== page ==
Journal of Colloid and Interface Science, Vol.548, 312-321, 2019
Interfacial tension gradient driven self-assembly of binary colloidal particles for fabrication of superhydrophobic porous films
Hypothesis: Self-assembly of two types of particles into the binary colloidal crystals (BCCs) leads to the peculiar features which the monocomponent colloidal crystals do not possess. However, the self assembly methods of the BCCs are still limited. Experiments: A facile, cost-effective and controllable approach was presented to fabricate the BCCs by directly dripping silica particle suspensions containing water and ethanol into the monodisperse polytetrafluoroethylene (PTFE) colloidal solutions. The BCCs composed of the silica and PTFE particles were formed at the air-liquid interface and picked up using the target substrates, followed by the corrosion of silica particles. Using this strategy, various ordered porous PTFE films including homo-pore-size mono/multilayer and hetero-pore-size bilayer films were prepared. The chemical composition of the porous films was well controlled. Findings: The dissolution of ethanol resulted in the interfacial tension gradient, and thus the Marangoni convection and the relative movement of the liquid and the particles emerged. The silica particles were trapped at the air-liquid interface and the PTFE particles filled the interstitial spaces between the silica particles. After the porous films were sintered at temperatures above the melting point of PTFE, the PTFE particles were transformed into nanofibers, leading to the transferability, excellent superhydrophobicity and environmental durability. (C) 2019 Elsevier Inc. All rights reserved.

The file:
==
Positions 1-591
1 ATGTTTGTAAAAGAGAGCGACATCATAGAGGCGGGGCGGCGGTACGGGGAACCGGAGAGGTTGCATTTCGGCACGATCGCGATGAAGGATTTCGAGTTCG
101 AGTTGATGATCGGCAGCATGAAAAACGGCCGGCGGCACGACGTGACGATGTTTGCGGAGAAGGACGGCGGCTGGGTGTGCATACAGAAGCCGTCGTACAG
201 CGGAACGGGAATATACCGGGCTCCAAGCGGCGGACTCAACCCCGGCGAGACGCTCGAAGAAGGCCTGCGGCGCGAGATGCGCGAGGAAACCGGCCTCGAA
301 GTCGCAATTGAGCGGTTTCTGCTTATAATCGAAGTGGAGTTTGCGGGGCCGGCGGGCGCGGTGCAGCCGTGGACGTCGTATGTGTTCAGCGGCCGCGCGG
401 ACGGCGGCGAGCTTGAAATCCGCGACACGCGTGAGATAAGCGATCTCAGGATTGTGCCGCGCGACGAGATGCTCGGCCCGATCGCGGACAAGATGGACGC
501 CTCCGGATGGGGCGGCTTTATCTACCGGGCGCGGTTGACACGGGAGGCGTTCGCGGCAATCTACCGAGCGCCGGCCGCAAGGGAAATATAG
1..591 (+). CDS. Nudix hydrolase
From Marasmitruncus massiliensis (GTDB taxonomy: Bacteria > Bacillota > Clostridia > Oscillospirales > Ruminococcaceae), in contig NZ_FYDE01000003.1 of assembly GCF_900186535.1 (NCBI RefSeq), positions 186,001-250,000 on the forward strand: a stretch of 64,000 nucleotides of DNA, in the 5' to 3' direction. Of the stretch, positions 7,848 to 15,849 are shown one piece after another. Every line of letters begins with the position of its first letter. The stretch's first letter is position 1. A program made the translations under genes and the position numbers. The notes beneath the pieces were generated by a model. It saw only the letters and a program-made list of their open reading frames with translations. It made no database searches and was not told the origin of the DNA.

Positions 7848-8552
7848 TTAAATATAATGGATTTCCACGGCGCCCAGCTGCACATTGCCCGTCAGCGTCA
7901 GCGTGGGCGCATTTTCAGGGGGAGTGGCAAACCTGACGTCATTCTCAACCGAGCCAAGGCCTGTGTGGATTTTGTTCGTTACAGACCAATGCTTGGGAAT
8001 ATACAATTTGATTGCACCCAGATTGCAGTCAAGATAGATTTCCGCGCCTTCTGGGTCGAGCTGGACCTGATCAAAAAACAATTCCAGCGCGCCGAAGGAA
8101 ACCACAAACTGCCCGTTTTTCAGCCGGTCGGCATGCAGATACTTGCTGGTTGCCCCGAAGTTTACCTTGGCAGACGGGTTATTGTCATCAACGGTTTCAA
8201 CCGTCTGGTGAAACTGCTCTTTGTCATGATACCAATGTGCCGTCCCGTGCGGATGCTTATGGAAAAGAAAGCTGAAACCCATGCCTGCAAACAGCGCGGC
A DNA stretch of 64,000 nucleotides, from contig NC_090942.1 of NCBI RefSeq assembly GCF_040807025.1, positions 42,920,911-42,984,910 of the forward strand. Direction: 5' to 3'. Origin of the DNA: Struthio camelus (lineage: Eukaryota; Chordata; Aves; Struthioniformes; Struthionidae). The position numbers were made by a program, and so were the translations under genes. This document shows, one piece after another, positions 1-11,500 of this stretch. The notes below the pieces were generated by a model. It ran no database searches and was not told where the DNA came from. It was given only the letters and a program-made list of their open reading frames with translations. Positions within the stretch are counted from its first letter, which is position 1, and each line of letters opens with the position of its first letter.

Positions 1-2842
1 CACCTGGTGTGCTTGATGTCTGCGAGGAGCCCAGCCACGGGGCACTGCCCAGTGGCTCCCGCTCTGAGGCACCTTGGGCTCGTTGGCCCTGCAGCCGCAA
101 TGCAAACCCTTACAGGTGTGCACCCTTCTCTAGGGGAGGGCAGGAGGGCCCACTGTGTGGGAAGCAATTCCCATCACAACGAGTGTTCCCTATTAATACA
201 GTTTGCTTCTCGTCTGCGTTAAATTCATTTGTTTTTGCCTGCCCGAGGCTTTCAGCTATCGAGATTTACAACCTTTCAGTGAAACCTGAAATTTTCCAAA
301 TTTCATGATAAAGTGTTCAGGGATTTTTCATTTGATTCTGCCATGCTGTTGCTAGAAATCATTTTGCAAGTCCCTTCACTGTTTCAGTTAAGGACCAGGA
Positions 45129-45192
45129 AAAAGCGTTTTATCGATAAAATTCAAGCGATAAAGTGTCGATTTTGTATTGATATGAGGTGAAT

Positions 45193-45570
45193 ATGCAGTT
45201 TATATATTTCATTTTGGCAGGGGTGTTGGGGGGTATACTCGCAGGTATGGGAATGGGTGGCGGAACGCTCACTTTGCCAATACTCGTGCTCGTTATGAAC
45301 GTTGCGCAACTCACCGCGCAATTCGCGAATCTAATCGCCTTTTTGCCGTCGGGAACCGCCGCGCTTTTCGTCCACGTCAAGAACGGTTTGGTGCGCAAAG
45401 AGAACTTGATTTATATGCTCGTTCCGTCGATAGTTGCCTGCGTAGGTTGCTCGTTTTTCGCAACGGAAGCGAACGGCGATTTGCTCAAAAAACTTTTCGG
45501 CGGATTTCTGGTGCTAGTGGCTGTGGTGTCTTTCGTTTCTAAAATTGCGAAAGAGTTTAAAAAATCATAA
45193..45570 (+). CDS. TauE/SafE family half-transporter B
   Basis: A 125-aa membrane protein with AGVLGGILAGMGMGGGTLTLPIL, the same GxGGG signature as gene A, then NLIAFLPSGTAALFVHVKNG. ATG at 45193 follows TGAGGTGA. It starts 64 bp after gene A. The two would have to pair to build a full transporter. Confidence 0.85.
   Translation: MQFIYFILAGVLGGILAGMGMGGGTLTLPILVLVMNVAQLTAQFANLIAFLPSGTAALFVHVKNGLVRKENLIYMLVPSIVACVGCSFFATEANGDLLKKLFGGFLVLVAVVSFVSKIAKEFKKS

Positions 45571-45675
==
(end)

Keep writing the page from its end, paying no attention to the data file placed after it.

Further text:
Keywords:Self-assembly;Tension gradient;Air-liquid interface;Binary colloidal crystals;Porous films;Superhydrophobicity